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Human Rights Watch: unexploded shell was “most likely cause” of Gaza tragedy

Marc Garlasco, the Human Rights Watch investigator who initially claimed that the June 9 horrific deaths of seven civilians on a Gaza beach were caused by incoming Israeli artillery fire, has revised his opinion, The Jerusalem Post reports.

On Monday, Maj.-Gen. Meir Klifi – head of the IDF inquiry commission that cleared the IDF of responsibility for the blast – met with… Garlasco, a military expert from the HRW who had last week claimed that the blast was caused by an IDF artillery shell. Following the three-hour meeting, described by both sides as cordial and pleasant, Garlasco praised the IDF’s professional investigation into the blast, which he said was most likely caused by unexploded Israeli ordnance left laying on the beach, a possibility also raised by Klifi and his team.

“We came to an agreement with General Klifi that the most likely cause [of the blast] was unexploded Israeli ordinance,” Garlasco told The Jerusalem Post following the meeting. While Klifi’s team did a “competent job” to rule out the possibility that the blast was caused by artillery fire, there were still, Garlasco said, a number of pieces of evidence that the IDF commission did not take into consideration.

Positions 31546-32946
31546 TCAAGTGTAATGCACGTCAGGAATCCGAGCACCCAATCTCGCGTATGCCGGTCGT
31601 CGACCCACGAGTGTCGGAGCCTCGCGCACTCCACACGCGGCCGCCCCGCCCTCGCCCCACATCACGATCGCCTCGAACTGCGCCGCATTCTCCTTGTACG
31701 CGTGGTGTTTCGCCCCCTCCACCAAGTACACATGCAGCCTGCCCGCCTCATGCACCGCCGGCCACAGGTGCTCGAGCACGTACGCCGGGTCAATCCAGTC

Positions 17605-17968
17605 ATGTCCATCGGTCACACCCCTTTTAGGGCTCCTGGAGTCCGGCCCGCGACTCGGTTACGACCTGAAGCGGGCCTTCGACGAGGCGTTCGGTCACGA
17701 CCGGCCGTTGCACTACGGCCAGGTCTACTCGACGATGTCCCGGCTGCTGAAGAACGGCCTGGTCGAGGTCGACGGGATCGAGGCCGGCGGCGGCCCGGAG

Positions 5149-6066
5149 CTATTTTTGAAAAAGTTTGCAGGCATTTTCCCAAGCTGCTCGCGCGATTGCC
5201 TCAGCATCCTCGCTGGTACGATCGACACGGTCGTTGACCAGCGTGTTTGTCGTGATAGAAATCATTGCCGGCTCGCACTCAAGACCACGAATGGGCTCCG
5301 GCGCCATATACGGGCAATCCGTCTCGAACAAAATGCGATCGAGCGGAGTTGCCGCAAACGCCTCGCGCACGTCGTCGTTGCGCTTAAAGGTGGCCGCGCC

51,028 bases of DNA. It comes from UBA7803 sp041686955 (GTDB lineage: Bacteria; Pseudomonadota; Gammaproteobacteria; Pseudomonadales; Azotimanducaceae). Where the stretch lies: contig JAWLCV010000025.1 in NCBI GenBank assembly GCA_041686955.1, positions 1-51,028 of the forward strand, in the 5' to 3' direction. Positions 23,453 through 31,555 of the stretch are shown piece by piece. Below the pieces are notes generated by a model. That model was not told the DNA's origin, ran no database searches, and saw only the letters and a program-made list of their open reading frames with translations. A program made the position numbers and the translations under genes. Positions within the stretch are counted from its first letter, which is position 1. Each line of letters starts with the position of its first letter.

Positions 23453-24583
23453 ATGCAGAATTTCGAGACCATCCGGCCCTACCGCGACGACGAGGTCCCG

The main argument between Klifi and HRW surrounded the timeline of the blast, which the IDF said took between 16:57 and 15:10, at least 10 minutes after artillery fire in the area had stopped. HRW however disputes this claim and basing itself on Palestinian hospital documentation, claims that the explosion actually took place right around the time of the IDF artillery fire.
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Garlasco told Klifi during the meeting that he was impressed with the IDF’s system of checks and balances concerning its artillery fire in the Gaza Strip and unlike Hamas which specifically targeted civilians in its rocket attacks, the Israelis, he said, invested a great amount of resources and efforts not to harm innocent civilians.

“We do not believe the Israelis were targeting civilians.” Garlasco said. “We just want to know if it was an Israeli shell that killed the Palestinians.”

Is it reasonable to assume that those who never conceded they were wrong about the 2002 Jenin “massacre” will be equally reluctant to admit error about the Gaza beach “massacre“?

(Hat tip: Adloyada.)

Update: Human Rights Watch seems to be engaging in fancy word play without actually denying the Jerusalem Post’s account of what Garlasco said after his meeting with Major-General Klifi. See Judy’s latest post at Adloyada and this Jerusalem Post editorial. And yes, I was among those who initially assumed the Gaza beach tragedy was caused by incoming Israeli shelling on June 9.

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